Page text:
Triple Irish Chain with an appliqued vine border.
Quilt styles change. Perhaps the biggest reason for change is interest in novel fabrics. In the 1840s calicoes seemed to grab every quilters' attention.
Block quilts of red and green were IT.
Replacing the old-fashioned taste for chintz and softer contrasts.
Shelburne Museum Collection:
Early-19th-century medallion with chintz borders.
Irish Chain quilt from Stella Rubin's shop
But sometimes it's hard to leave the past completely behind.
An up-to-date Irish Chain of green and red calicoes
with a very out-of- date chintz border.
From Julie Silber's Inventory
So there is a whole class of quilts---Irish Chains with chintz borders.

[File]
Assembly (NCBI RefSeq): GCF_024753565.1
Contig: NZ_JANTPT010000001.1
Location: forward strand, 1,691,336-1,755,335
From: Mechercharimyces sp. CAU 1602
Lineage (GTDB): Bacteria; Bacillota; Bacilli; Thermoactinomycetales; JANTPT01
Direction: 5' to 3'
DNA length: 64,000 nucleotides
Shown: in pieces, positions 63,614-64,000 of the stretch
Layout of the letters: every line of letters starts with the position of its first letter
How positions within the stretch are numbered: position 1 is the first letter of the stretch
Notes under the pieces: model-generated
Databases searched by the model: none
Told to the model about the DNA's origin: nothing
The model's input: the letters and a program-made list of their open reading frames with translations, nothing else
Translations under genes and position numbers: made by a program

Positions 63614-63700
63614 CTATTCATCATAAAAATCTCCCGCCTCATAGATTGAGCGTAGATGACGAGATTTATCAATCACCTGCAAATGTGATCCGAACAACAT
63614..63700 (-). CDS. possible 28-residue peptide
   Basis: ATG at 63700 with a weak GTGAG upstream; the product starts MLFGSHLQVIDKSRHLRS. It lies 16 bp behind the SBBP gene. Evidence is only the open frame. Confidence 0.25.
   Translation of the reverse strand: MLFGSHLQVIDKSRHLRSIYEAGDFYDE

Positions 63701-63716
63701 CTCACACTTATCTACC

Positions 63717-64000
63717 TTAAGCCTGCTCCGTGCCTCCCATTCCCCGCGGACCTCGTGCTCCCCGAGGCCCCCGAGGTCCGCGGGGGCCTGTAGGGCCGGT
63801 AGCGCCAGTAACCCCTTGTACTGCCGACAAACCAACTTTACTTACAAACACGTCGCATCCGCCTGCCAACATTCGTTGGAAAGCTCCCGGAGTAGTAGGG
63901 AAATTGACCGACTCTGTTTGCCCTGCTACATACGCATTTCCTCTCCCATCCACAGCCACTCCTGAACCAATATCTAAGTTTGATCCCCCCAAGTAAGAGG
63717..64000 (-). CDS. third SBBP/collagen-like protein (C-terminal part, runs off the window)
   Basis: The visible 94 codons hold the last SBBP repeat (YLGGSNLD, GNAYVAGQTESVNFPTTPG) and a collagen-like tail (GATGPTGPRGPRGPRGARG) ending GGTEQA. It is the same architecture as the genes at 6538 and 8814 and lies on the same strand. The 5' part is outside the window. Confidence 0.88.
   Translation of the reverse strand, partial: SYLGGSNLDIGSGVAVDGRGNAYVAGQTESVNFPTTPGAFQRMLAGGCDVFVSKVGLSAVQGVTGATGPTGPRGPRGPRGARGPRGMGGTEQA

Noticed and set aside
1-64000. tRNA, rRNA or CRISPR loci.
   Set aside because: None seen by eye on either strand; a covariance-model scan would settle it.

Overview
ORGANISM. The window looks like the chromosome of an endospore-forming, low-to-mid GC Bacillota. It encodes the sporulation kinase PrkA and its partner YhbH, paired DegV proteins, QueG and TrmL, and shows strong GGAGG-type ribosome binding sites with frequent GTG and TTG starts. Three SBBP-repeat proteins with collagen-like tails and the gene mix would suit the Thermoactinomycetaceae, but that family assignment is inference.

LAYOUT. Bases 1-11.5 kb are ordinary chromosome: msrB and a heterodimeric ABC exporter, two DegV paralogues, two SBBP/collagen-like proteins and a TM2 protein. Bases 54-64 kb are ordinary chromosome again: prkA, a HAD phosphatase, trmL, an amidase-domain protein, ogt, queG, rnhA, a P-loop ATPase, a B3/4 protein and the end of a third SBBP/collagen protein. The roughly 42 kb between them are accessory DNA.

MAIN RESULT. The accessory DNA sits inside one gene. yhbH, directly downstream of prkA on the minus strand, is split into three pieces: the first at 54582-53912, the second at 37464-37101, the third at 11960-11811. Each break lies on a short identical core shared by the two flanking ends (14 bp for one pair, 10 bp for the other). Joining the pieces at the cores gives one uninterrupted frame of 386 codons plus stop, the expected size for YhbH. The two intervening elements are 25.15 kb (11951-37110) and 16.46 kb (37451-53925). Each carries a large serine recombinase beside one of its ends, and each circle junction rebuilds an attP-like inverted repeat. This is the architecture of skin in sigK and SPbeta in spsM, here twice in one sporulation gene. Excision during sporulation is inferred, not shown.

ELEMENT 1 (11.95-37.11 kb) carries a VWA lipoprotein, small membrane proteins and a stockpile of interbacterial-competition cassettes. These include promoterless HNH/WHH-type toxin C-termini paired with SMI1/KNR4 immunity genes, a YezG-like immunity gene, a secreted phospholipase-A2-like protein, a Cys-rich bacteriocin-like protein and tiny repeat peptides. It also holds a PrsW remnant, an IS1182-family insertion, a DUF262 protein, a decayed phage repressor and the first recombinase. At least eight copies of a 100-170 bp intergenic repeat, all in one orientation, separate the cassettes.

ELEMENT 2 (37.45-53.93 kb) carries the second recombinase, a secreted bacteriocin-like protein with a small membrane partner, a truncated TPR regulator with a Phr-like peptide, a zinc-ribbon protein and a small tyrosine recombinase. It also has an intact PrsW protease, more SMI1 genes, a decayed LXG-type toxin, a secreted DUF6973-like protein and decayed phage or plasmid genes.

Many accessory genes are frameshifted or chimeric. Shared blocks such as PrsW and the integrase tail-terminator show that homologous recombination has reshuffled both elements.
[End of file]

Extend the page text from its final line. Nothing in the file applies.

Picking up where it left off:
Double Irish Chain, possibly Maryland, circa 1820.
International Quilt Study Center & Museum. 1997.007.0811
Click here to see the whole quilt:
None of these is date-inscribed and they might go back to the 1820s, but I'd guess most are from the 1840s when red and green quilts became the rage.
Although here is one dated "1850" by Mary T. Barnes in
the collection of the Smithsonian's National Museum of American History.
Change is hard. I just got a new phone.
Now I need a new purse.
That one at Stella Rubin is a beauty! Lots of interesting ideas in this post, thanks Barbara!ReplyDelete
Great post! Love Irish Chain quilts!!! Those chintz borders are so interesting!ReplyDelete
Anyone looks great.TLove this pattern,is my large to do list.Thanks you.ReplyDelete
I had to laugh when I read your comment about your new phone and purse. We can certainly complicate our lives sometimes. Hope you find a purse you love.ReplyDelete